A NEW YEAR’S RESOLUTION

Filed in HIRING ARTICLES by on January 3, 2018

  SHOULD YOUR MUNICIPALITY … HIRE PEOPLE WITH DISABILITIES?

Tim Hortons’ Mark Wafer

I heard a great presentation at the OMAA Conference in Stratford, Ontario, in October last year.

When Tim Hortons franchisee Mark Wafer hired Clint Sparling, a young man with Down Syndrome to work at his busy Ontario café, he had no idea the decision would transform his business and inspire a nearly 20-year crusade for inclusive employment.

Wafer says his business success as an inclusive employer at Tim Hortons has led to a second career. He is now advising policy makers and delivering keynote speeches like the one he gave at OMAA. Wafer says he travels extensively to speak to audiences eager to hear all the reasons why hiring people with disabilities is good for business.

The audience at OMAA, almost exclusively chief administrative officers from around Ontario, was enthralled as Wafer related story after story of the successes he has had in hiring people with disabilities.

The story on Sparling was a particularly good one … you can read it HERE

Mayor Michael

A MAYORS CHALLENGE

“Mark Wafer speaks the language and tells how much his business has improved, how absenteeism has declined, and everything just works better,” says Sarnia Mayor, Mike Bradley. “When you hear that from a business person, it is incredibly powerful.”

The nine-term Mayor of Sarnia, Bradley knows what he is talking about. He has received many awards and recognitions for his contributions to the community, and none are more significant to him than those he has received for being a champion and advocate on behalf of employment for the disabled and intellectually challenged.

“Currently, people who have a disability make up 16% of the Canadian population, making them one of Canada’s largest “minority” groups, with nearly 5.3 million people, equivalent to the combined populations of Alberta, Manitoba and Saskatchewan.”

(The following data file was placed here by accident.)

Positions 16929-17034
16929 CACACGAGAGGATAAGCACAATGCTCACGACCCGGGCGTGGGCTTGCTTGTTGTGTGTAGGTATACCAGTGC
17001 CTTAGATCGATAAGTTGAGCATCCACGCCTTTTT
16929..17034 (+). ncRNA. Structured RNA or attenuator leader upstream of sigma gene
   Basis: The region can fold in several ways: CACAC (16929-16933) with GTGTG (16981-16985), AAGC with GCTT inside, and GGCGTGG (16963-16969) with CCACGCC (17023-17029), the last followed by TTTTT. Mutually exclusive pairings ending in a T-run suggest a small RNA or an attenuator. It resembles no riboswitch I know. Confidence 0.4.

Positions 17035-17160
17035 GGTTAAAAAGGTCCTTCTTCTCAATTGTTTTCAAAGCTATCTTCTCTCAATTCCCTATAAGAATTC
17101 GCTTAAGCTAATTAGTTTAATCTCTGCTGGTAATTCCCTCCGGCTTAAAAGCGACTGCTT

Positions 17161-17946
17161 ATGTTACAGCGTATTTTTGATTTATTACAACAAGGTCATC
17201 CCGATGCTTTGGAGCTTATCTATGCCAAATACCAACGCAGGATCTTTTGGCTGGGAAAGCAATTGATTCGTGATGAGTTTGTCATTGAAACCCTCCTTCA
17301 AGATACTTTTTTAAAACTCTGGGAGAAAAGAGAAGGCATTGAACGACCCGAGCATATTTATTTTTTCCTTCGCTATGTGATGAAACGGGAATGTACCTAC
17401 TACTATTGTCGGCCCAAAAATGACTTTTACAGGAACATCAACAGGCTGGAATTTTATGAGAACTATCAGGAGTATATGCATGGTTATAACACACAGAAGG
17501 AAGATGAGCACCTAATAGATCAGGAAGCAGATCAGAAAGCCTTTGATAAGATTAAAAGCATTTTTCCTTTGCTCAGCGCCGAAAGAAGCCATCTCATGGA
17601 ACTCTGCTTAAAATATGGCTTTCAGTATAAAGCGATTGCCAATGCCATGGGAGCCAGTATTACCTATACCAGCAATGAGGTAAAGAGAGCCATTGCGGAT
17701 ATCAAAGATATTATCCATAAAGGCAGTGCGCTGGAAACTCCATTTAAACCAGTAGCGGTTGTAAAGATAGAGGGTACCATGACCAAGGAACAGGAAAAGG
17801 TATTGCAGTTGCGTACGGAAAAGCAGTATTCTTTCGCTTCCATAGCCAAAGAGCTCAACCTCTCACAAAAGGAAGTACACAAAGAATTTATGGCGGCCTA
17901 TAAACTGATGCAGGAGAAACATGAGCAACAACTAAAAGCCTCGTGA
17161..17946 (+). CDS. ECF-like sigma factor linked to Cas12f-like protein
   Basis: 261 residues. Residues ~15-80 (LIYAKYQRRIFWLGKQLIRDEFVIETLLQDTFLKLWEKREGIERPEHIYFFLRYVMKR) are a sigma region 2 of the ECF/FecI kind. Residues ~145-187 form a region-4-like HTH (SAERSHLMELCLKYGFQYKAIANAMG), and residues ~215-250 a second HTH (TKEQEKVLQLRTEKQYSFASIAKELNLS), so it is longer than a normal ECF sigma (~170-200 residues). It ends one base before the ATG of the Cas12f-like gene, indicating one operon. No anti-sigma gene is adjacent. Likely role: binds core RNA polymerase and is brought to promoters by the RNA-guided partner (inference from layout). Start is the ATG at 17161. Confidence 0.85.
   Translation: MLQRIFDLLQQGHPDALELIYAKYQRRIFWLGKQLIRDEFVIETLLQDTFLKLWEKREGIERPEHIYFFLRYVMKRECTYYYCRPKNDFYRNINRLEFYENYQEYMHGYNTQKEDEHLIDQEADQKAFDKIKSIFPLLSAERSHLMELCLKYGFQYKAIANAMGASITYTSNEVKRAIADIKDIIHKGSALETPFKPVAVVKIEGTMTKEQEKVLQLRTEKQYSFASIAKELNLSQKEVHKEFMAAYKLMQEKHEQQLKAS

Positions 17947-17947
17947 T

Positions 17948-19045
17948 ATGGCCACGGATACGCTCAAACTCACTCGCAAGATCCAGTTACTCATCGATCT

About one in eight Canadians have a disability that affects their mobility, agility, hearing, vision or learning. Statistics show that people with disabilities bring to the workplace attributes that make them valued employees. Consider this data from a 2001 Statistics Canada survey:

  • 90% of people with disabilities did as well or better at their jobs than non-disabled co-workers
  • 86% rated average or better in attendance
  • Staff retention was 72% higher among persons with disabilities

The cause is personal for Wafer, who only has 20 per cent hearing, and struggled to keep working until he became a business person.

The unemployment rate for people with disabilities is now 54 percent, compared to the national average of 6.9 percent, according to Stats Can,” says Wafer.

“Not only is hiring people with disabilities the right thing to do, it can have a dramatic effect on a business’s bottom line.

“In bringing them into the workplace, you’re getting a more loyal employee, you’re getting a person that will stay with you longer, you’re getting a person who is more innovative, more productive and who will work in a safer means.”

The City of Sarnia’s motto is ‘People Serving People’, and Mayor Mike Bradley believes that this statement should include people who have a disability. Mayor Bradley has long been a supporter of hiring people with a disability and a vocal advocate with his “Mayor’s Challenge” – an opportunity for public and private corporations to step up and hire from the talented but under-utilized pool of employees with a disability.

As anyone who is hiring for municipalities today can tell you, the talent market is shrinking. I have been telling anyone who will listen for the past 12 years that the “Boomers” are leaving the room at a furious rate, as more than 1000 reach 65 every day … a phenomenon that will continue for the next 12 years! Workers are getting older, and there are fewer skilled people in the current labour pool to fill jobs as they become available.

If your municipality is like the rest of Canada, more than 62%* of the CEOs in your community say that the talent shortage is already affecting business growth. There is no doubt that a labour shortage exists today and grows larger each day as our population ages. To find the people needed to fill these positions, municipalities must look for talent in every corner in the community, and be more open about whom they will hire. People with disabilities are part of a largely-untapped market – people with a variety of skills at a variety of levels.

The City of Sarnia and Mayor Mike have put together a Tool Kit for hiring people with disabilities.   *The Canadian Employee Relocation Council

Bruce Malcolm

About the Author ()

Bruce's background includes 30+ years of human resource management experience covering all aspects of HR administration with a clear specialty in team building and recruiting. He created and developed the concept of “Ethical Head-Hunting™”. Bruce began his recruiting career in 1971 with Prudential Assurance.

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